4 Places To Visit Before Climate Change Destroys Them Forever
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The facts, if you’re into that sort of thing, are staggering.
The National Oceanic and Atmosphere Administration shows that the decade from 2000-2010 was the warmest on record. Environmental Protection Agency data shows a 1.4 degree F increase in global average temperature over the last century. Our oceans are getting warmer, more acidic and their levels are rising.
Treated as a political football for too long, the realities of climate change are only too real and their effects on the planet are already devastating. It’s already evident in the following four places. If you’ve ever wanted to see them, you’d better hurry up. It’s almost too late.
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Stretching 750 beautiful miles across some of the most stunning terrain in Europe, the Alps have been on bucket lists for generations. From the majestic Mont Blanc to the twisting peaks of the Matterhorn, the Alps give skiing enthusiasts some of their most challenging slopes, and visitors a few priceless subjects for vacation photos.
Which is why it’s a pretty big bummer that they’re warming three times as quickly as the rest of the planet. It’s gotten so bad that the Organization for Economic Co-Operation and Development went so far as to outline a new business model for the Alps to embrace once ski tourism evaporates. Literally.
The Great Barrier Reef
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Listed second on Lonely Planet’s guide to the 10 best tourist attractions in the world last year, The Great Barrier Reef is a natural wonderland for ocean lovers. Some 1,500 different species call the reef home, from tropical fish in a rainbow of colors to playful dolphins. Snorkeling, diving and even skydiving over the 3,000 different reef systems help make this one of those true bucket list experiences for globetrotters.
And they’d better check that off the bucket list quick, since 97 percent of it could possibly be lifeless, bleached rock by the year 2050. UN officials decided against considering the reef “in danger” last year after a preliminary report suggested otherwise, and the Australian government has enacted what it calls its “2050 Long-Term Sustainability Plan” to keep the site from falling under a similar designation from UNESCO.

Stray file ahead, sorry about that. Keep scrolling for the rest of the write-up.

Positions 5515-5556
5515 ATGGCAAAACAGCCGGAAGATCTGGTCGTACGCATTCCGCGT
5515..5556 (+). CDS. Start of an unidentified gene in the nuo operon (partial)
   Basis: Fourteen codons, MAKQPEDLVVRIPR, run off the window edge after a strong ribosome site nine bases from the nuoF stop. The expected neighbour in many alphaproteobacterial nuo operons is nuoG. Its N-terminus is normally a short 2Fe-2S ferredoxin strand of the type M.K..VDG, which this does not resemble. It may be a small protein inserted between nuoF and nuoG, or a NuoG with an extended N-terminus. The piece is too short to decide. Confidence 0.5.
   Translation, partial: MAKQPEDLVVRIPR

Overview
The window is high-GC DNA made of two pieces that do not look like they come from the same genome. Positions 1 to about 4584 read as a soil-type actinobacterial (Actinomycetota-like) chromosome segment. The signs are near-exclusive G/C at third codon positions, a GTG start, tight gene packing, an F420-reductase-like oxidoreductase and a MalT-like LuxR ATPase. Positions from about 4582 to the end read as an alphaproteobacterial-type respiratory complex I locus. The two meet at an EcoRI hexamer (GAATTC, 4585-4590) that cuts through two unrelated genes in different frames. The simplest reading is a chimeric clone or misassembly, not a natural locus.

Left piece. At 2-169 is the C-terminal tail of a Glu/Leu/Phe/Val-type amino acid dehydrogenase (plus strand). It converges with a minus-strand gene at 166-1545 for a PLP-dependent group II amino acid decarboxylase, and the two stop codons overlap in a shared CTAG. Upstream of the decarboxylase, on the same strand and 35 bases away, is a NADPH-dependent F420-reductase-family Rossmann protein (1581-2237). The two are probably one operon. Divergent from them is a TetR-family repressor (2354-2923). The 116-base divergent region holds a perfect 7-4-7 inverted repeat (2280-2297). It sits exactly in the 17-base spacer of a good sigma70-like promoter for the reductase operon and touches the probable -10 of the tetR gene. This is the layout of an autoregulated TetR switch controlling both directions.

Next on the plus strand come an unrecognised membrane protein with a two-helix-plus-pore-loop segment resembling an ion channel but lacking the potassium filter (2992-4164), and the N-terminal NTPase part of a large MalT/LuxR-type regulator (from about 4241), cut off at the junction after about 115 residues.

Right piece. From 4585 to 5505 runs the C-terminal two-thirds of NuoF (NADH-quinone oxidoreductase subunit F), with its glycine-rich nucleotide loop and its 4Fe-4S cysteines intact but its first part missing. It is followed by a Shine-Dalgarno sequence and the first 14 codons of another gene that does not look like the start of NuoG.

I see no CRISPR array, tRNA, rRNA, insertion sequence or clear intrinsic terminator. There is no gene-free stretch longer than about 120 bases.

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The great frozen frontier of Alaska offers a wealth of possibilities to the adventurous traveler. Its rugged terrain is the perfect backdrop for a boat tour among fjords and breaching whales, aerial tours over craggy mountains, and hikes through pine forests of unimaginable beauty. Plenty of travelers seek out that destination where they can truly unplug and embrace the wonders of nature at the edge of the world, and Alaska offers it all.
Just don’t plan any visits to the town of Newtok, since it could very well be underwater by the time you read this. This small town was hit by a one-two punch: rising sea levels drew the banks of the nearby Ninglick River right up and into people’s homes, while the permafrost the town was built upon has started to melt, causing the whole town to sink. According to a report in the Atlantic illustrating the plight of Newtok, Alaska is warming at an exponentially higher rate than the lower 48, with average winter temps climbing 6.3 degrees over the last 50 years.
The sheer diversity of environments, paired with an exotic atmosphere and a compelling price tag, have helped Vietnam create a rich trade in tourism. Cycling tours along rice paddies, relaxing beach vacations along some of the most beautiful and secluded stretches of sand in the world — Vietnam has started reaching out beyond the adventurous backpacker set and establishing itself as one of Southeast Asia’s must-visit sites.
Yet the low-lying splendor of this exotic paradise have also made it particularly vulnerable to rising sea levels. A report from the International Centre for Environmental Management predicts that sea levels will rise in Vietnam by as much as a foot over the next 15 years. This rising water level will be particularly harmful along the Mekong Delta, where a one-meter rise could displace as many as 7 million people.
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